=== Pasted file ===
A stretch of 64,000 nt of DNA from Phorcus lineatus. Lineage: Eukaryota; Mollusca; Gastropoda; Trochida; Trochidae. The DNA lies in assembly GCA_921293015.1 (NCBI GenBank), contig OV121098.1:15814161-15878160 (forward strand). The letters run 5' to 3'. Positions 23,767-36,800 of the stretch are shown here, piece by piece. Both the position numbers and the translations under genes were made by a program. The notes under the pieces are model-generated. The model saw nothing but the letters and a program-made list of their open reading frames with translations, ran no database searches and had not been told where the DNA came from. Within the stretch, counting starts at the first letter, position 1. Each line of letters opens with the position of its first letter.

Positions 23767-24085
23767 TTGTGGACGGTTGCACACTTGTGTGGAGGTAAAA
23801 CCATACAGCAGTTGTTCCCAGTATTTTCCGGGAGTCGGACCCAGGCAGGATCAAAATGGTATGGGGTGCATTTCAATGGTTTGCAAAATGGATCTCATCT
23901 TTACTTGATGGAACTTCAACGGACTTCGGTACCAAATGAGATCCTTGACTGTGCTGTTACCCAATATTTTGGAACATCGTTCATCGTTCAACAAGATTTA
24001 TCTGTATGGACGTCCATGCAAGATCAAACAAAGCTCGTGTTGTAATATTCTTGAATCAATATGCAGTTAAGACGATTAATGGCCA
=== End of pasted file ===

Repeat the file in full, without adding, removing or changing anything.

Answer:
A stretch of 64,000 nt of DNA from Phorcus lineatus. Lineage: Eukaryota; Mollusca; Gastropoda; Trochida; Trochidae. The DNA lies in assembly GCA_921293015.1 (NCBI GenBank), contig OV121098.1:15814161-15878160 (forward strand). The letters run 5' to 3'. Positions 23,767-36,800 of the stretch are shown here, piece by piece. Both the position numbers and the translations under genes were made by a program. The notes under the pieces are model-generated. The model saw nothing but the letters and a program-made list of their open reading frames with translations, ran no database searches and had not been told where the DNA came from. Within the stretch, counting starts at the first letter, position 1. Each line of letters opens with the position of its first letter.

Positions 23767-24085
23767 TTGTGGACGGTTGCACACTTGTGTGGAGGTAAAA
23801 CCATACAGCAGTTGTTCCCAGTATTTTCCGGGAGTCGGACCCAGGCAGGATCAAAATGGTATGGGGTGCATTTCAATGGTTTGCAAAATGGATCTCATCT
23901 TTACTTGATGGAACTTCAACGGACTTCGGTACCAAATGAGATCCTTGACTGTGCTGTTACCCAATATTTTGGAACATCGTTCATCGTTCAACAAGATTTA
24001 TCTGTATGGACGTCCATGCAAGATCAAACAAAGCTCGTGTTGTAATATTCTTGAATCAATATGCAGTTAAGACGATTAATGGCCA